In a recent piece, we wrote about polyurethane, we discussed disposing of rags and cloths used to apply or clean it up. It’s worth revisiting the advice we offered since safety first is an important rule in our woodworking shop.
Spontaneous combustion is the fear, and it has to do with the drying and oxidation process. Cloths and rags used to apply and/or clean up after using boiled linseed oil should be fully dried before you dispose of them. Hang them outside, or as we suggested, lay them out on your driveway, and be sure they are fully dry before you finally dispose of them.
DO NOT JUST THROW THEM IN A CORNER PILE.
What Else Is Boiled Linseed Oil Used For Besides a Wood Finish?
We’ve mentioned a few, like the manufacture of linens, as a dietary supplement, and as a meal for farm animals. Beyond that, though, there are others:
- It’s added to paint to provide color and application enhancement;
- It’s used to clean paint brushes;
- It’s used to polish metals and protect them from rust and corrosion;
- It’s also used to clean leather and act as a softener for leather products (boots, gloves, belts, for instance)
As you can see, it’s a pretty versatile product with value well beyond wood finish and protector.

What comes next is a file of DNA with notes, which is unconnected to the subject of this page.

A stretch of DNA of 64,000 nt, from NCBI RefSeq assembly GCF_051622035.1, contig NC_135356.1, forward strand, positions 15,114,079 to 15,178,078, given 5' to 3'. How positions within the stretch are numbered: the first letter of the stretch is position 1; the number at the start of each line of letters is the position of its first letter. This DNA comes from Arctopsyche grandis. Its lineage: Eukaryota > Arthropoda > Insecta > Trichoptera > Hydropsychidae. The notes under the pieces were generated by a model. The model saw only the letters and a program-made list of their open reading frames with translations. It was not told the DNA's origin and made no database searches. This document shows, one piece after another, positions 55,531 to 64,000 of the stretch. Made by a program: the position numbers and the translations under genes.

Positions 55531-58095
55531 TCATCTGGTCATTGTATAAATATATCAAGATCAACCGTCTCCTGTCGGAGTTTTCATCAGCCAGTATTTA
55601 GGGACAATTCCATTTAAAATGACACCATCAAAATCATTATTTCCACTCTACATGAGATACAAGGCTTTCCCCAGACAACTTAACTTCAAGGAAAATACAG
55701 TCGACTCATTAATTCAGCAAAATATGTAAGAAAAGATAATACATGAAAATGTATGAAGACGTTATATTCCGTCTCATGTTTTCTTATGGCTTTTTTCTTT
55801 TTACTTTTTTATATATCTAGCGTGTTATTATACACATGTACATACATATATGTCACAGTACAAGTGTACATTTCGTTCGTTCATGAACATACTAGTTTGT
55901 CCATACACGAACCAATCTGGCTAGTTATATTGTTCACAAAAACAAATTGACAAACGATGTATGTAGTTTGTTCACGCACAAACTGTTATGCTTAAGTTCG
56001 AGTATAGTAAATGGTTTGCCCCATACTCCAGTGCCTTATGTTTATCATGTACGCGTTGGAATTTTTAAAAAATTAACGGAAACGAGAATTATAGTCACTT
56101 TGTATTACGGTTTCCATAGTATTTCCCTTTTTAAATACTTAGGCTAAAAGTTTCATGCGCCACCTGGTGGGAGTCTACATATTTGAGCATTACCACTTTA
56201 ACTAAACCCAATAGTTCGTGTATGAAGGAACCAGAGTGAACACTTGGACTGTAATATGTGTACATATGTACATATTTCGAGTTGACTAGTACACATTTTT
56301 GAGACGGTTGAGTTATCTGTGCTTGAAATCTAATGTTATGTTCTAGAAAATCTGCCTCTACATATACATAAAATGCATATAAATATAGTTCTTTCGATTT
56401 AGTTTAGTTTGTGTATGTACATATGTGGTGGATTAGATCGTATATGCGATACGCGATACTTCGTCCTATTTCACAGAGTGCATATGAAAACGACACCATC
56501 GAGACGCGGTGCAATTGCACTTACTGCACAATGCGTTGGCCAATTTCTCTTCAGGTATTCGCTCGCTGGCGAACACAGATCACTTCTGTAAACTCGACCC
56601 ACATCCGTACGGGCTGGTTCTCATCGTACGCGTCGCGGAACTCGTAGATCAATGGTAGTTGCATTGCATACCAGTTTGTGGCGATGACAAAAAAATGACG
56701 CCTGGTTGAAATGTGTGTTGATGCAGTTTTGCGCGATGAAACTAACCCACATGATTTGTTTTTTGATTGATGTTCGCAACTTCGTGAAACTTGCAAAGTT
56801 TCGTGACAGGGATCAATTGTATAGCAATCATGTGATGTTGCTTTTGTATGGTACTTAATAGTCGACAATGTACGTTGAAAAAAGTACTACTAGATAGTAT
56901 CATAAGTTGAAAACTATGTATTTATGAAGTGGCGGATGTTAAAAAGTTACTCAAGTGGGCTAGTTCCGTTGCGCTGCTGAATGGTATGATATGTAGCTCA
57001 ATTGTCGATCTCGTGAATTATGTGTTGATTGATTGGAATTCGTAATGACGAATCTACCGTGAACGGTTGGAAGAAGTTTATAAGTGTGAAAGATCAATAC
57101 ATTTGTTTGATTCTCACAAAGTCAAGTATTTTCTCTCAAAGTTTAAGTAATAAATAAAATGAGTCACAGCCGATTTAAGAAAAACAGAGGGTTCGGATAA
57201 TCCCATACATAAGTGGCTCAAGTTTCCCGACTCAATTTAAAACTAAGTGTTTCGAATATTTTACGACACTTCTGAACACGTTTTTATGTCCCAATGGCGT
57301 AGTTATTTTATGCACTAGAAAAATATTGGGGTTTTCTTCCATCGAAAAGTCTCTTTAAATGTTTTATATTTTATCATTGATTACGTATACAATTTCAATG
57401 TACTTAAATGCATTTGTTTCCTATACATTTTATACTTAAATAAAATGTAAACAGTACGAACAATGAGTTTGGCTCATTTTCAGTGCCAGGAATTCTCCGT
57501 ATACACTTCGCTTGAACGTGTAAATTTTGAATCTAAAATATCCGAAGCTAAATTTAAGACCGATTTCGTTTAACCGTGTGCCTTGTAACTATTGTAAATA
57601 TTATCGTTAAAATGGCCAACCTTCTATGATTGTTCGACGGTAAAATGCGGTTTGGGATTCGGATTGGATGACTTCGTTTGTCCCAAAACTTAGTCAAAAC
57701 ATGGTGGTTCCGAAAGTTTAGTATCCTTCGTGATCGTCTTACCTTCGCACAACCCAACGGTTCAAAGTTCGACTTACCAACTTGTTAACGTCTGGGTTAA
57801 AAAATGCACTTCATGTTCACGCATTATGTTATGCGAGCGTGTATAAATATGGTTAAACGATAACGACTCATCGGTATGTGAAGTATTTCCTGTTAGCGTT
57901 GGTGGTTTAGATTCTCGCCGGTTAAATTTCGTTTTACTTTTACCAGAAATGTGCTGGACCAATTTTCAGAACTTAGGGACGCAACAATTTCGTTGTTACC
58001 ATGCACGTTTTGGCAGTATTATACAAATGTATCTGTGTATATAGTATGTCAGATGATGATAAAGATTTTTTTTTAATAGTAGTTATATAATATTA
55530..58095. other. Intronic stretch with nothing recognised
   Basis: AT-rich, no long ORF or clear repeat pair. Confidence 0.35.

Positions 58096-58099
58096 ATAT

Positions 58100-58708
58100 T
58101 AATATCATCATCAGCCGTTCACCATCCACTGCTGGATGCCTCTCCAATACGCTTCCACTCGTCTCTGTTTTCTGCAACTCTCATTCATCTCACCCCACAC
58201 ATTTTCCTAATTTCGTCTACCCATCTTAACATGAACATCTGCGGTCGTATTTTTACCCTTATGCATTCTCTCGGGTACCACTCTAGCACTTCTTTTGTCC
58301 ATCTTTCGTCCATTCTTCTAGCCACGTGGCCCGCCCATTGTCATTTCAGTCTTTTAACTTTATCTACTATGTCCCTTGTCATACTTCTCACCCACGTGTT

Polymerized Linseed Oil
Another form of linseed oil beyond boiled is polymerized linseed oil. It’s produced by heating the oil in a vacuum (without oxygen) to about 575 F over the course of a few days.
While it’s being heated, a reaction takes place that increases the linseed oil’s viscosity while at the same time reducing its drying time. This was another of the ideas that came out of frustration with raw linseed oil’s extended drying and curing time.
There are no VOCs (volatile organic compounds) in either. VOCs will create strong odors and can cause irritation to the nose, eyes, and throat, and in some people, will cause an allergic skin reaction, rashes, and hives. When using products that do contain VOCs, plenty of ventilation is required, and respirators should be worn.